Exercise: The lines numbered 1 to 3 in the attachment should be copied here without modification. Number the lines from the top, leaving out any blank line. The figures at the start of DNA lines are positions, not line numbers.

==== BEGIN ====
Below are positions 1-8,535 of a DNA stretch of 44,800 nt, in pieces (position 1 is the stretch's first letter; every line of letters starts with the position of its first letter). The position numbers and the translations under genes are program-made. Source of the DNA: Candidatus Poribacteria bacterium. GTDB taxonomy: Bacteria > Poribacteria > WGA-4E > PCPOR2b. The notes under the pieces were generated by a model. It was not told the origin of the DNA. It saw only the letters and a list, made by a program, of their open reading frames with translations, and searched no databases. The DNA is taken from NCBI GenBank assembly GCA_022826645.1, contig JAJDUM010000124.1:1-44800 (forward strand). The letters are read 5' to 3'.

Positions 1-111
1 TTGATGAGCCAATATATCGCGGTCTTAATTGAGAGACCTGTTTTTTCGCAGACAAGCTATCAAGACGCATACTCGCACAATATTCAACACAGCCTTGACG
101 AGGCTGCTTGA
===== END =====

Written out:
Below are positions 1-8,535 of a DNA stretch of 44,800 nt, in pieces (position 1 is the stretch's first letter; every line of letters starts with the position of its first letter). The position numbers and the translations under genes are program-made. Source of the DNA: Candidatus Poribacteria bacterium. GTDB taxonomy: Bacteria > Poribacteria > WGA-4E > PCPOR2b. The notes under the pieces were generated by a model. It was not told the origin of the DNA. It saw only the letters and a list, made by a program, of their open reading frames with translations, and searched no databases. The DNA is taken from NCBI GenBank assembly GCA_022826645.1, contig JAJDUM010000124.1:1-44800 (forward strand). The letters are read 5' to 3'.

Positions 1-111
1 TTGATGAGCCAATATATCGCGGTCTTAATTGAGAGACCTGTTTTTTCGCAGACAAGCTATCAAGACGCATACTCGCACAATATTCAACACAGCCTTGACG